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  • Writer's pictureDalia Givony

US FDA Regulatory Approach to Clinical Decision Support (CDS) Software

FDA Regulatory Approach to Clinical Decision Support Software

The demand for Clinical Decision Support (CDS) tools utilizing digital solutions and AI is swiftly expanding, with their benefits being evident.

In this emerging market, there are various types of CDS tools, such as those that adhere to clinician prescriptions and convey alerts through pop-up notifications; CDS tools that involve the analysis of patients' physiological parameters, aiding doctors in making optimal therapeutic decisions amidst a range of treatment options; AI-based CDS systems employed in medical imaging processing, enhancing early detection of cancer.

Numerous medical device companies are actively developing CDS tools with the goal of enhancing clinical practices and health outcomes.

However, distinguishing between tools subject to US FDA medical device regulation (Device Software Functions) and those exempt from such regulation (Non-Device CDS) can be complex. This article aims to provid an insigth into FDA approach to regulating CDS.

NON-device CDS:

The FDA excludes software functions from the medical device definition (thus exempting them from medical device regulation) if they meet all four of the following criteria:

  1. Not intended to acquire, process, or analyze a medical image or a signal from an in vitro diagnostic device or a pattern or signal from a signal acquisition system.

  2. Intended for the purpose of displaying, analyzing, or printing medical information about a patient or other medical information.

  3. Intended for the purpose of supporting or providing recommendations to an HCP about prevention, diagnosis, or treatment of a disease or condition.

  4. Intended for the purpose of enabling an HCP to independently review the basis for the recommendations that such software presents so that it is not the intent that the HCP rely primarily on any of such recommendations to make a clinical diagnosis or treatment decision regarding an individual patient.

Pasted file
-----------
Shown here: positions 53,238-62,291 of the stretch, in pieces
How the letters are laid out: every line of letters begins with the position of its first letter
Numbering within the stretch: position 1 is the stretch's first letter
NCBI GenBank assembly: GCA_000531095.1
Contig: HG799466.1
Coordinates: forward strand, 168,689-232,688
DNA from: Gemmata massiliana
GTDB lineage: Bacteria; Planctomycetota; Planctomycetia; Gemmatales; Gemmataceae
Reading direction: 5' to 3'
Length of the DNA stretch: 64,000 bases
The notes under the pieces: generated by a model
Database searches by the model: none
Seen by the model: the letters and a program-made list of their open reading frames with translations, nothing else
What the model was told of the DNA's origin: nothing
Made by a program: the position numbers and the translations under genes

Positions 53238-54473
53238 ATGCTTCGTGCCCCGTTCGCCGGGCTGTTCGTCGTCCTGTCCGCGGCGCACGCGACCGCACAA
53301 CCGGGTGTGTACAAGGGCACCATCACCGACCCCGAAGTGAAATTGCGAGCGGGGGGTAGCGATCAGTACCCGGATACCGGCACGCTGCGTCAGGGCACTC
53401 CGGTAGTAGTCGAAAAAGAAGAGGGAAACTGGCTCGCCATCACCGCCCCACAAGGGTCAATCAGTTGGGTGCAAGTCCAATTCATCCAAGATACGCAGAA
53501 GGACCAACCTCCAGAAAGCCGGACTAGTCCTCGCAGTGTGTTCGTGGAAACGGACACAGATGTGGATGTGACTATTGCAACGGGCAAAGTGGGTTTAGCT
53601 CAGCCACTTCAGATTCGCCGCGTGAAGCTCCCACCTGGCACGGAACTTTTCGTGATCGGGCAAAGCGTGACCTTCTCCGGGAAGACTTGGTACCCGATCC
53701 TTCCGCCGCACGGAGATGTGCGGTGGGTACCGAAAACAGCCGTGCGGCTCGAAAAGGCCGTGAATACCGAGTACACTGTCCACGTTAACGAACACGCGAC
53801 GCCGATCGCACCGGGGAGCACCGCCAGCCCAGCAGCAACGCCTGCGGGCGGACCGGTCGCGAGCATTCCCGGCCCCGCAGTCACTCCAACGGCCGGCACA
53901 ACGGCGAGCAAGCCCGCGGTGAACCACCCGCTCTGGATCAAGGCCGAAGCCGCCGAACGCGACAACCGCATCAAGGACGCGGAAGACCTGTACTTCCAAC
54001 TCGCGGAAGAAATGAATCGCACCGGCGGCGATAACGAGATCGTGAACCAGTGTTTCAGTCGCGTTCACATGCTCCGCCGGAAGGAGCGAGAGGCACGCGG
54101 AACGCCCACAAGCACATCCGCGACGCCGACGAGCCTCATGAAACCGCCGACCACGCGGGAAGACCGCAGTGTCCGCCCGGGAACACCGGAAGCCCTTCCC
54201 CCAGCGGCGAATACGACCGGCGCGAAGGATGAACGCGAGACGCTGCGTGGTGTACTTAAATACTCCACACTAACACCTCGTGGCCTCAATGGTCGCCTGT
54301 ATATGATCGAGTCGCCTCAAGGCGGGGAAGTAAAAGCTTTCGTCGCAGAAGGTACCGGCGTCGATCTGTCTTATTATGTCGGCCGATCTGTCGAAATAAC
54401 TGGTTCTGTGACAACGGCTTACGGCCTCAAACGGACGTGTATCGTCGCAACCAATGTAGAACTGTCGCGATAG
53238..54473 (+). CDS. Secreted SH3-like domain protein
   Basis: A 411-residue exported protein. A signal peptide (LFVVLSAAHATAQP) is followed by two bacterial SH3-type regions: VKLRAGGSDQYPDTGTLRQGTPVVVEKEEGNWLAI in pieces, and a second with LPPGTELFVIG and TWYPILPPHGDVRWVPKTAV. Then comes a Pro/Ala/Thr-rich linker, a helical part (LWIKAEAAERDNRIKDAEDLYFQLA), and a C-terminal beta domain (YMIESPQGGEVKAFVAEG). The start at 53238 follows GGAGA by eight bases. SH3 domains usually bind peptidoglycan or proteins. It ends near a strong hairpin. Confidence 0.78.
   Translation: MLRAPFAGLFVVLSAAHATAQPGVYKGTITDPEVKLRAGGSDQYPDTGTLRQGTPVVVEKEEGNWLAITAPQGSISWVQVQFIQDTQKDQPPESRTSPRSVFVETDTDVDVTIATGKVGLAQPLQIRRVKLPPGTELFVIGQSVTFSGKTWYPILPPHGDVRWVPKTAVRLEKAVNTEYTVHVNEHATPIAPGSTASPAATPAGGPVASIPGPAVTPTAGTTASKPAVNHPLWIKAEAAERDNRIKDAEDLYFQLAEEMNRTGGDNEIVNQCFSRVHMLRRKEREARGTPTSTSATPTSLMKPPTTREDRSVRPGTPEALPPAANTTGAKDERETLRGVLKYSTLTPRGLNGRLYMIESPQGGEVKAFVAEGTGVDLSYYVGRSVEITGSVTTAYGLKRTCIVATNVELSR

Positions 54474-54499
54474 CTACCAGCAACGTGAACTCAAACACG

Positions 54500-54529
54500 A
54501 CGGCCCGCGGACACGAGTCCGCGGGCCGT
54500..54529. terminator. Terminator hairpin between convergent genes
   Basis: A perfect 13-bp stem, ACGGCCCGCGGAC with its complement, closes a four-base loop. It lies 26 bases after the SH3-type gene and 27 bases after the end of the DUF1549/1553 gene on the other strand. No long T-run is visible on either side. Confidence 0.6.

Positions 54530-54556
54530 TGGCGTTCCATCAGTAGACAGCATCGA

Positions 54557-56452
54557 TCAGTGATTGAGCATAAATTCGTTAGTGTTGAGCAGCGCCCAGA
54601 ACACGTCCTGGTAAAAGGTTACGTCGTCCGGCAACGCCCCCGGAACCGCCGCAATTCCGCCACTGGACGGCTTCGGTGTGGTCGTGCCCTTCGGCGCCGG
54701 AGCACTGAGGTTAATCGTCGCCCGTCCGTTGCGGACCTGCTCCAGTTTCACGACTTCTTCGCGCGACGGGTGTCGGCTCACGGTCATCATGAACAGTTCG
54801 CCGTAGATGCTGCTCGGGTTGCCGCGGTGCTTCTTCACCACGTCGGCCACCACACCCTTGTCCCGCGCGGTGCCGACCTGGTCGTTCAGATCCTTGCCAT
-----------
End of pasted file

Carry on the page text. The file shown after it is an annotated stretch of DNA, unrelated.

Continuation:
​Examples of Non-Device CDS software include:

  • Software that provides a list of diagnostic and presents treatment order options to an HCP based on clinical guidelines for the care of adult patients presenting with pneumonia symptoms.

  • Matching patient-specific medical information from records or reports with reference information (e.g., clinical guidelines) that is routinely used in clinical practice.

  • Contextually relevant information about diseases or conditions, aiding HCPs in selecting treatment options, including drug, device, surgical and/or lifestyle changes for heart failure patients according to disease stage and clinical guidelines.

  • Software offering a list of preventive, diagnostic or treatment options to an HCP, like FDA-approved chemotherapeutic agents for specific cancer types, identified through medical information analysis and confirmed biopsy results.

  • Software analysing patient-specific symptoms to provide an HCP with a prioritized list of diagnostic tests to consider.

The examples above fulfill criteria 1-3. Emphasis should be placed on meeting Criterion 4 for classification as Non-Device CDS. The software's labelling and functionality must provide information to enable HCPs to independently assess the basis for presented recommendations, ensuring their reliance on their own judgment.

Examples of Device Software Functions:

  • Software utilizing image sets (e.g., CT, MRI) to create individual treatment plan for review by an HCP for patients undergoing radiation therapy. This software constitutes a device function. It does not meet Criterion 1 because it is intended to analyze a medical image. It does not meet Criterion 2 because it is not intended to display, analyze, or print medical information. It does not meet Criterion 3 because it generates the treatment plan, which is intended to provide a specific treatment directive.

  • Software identifying patients possibly suffering from opioid addiction based on analyses of medical information, family history, prescription patterns, and geographical data. This software also falls under device function. The software does not meet Criterion 3 because it provides a specific diagnostic or treatment output or directive.

  • Software analyzing near-infrared camera images for diagnosing brain hematoma. This software is considered a device function. It does not meet Criterion 1 because it is intended to analyze a signal. It does not meet Criterion 2 because it is not intended to display, analyze, or print medical information. It does not meet Criterion 3 because it offers specific diagnostic outputs.

  • AI-based software analyzing medical information, including mammography reports, to provide follow-up options for HCPs post a patient's annual mammogram. This is a device function unless HCPs can understand key variables influencing the recommendations, aligning with Criterion 4 for Non-Device CDS.

  • Software providing clinical recommendations to patients or caregivers, rather than HCPs, qualifies as device CDS software.

It's important to note that MDCG 2019-11 may interpret the regulatory status of CDS software differently. Consequently, while a CDS software might be classified as Non-Device according to the FDA, it could still need to adhere to EU MDR (2017/745) requirements for medical devices.

If you have more questions or need assistance in defining the regulatory strategy for CDS software, don't hesitate to contact us


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